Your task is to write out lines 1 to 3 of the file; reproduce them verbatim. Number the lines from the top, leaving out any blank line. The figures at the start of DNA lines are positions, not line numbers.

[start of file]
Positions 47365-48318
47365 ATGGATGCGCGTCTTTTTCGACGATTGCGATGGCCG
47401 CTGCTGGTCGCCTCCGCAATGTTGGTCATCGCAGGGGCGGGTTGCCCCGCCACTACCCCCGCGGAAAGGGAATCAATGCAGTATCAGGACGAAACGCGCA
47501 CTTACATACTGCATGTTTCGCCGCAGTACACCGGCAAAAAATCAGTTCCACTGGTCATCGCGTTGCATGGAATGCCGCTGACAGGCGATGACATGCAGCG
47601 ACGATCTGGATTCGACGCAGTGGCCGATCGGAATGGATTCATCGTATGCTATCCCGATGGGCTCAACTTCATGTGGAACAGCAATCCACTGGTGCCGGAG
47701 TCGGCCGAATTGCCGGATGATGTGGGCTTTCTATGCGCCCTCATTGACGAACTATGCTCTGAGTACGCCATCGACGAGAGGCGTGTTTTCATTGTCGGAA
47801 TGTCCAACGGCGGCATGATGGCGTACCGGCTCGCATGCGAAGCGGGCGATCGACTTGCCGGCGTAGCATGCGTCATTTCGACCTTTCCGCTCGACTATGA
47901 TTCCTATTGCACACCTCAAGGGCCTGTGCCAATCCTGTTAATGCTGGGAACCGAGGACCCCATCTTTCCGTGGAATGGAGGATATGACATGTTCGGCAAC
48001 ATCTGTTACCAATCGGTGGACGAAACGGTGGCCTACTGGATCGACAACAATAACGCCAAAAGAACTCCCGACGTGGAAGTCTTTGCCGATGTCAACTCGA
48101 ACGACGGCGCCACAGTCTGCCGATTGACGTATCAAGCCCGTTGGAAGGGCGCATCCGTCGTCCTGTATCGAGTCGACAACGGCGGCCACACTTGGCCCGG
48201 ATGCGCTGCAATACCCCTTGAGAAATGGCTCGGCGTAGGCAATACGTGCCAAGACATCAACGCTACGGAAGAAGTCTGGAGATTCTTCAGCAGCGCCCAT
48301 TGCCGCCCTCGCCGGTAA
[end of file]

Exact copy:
Positions 47365-48318
47365 ATGGATGCGCGTCTTTTTCGACGATTGCGATGGCCG
47401 CTGCTGGTCGCCTCCGCAATGTTGGTCATCGCAGGGGCGGGTTGCCCCGCCACTACCCCCGCGGAAAGGGAATCAATGCAGTATCAGGACGAAACGCGCA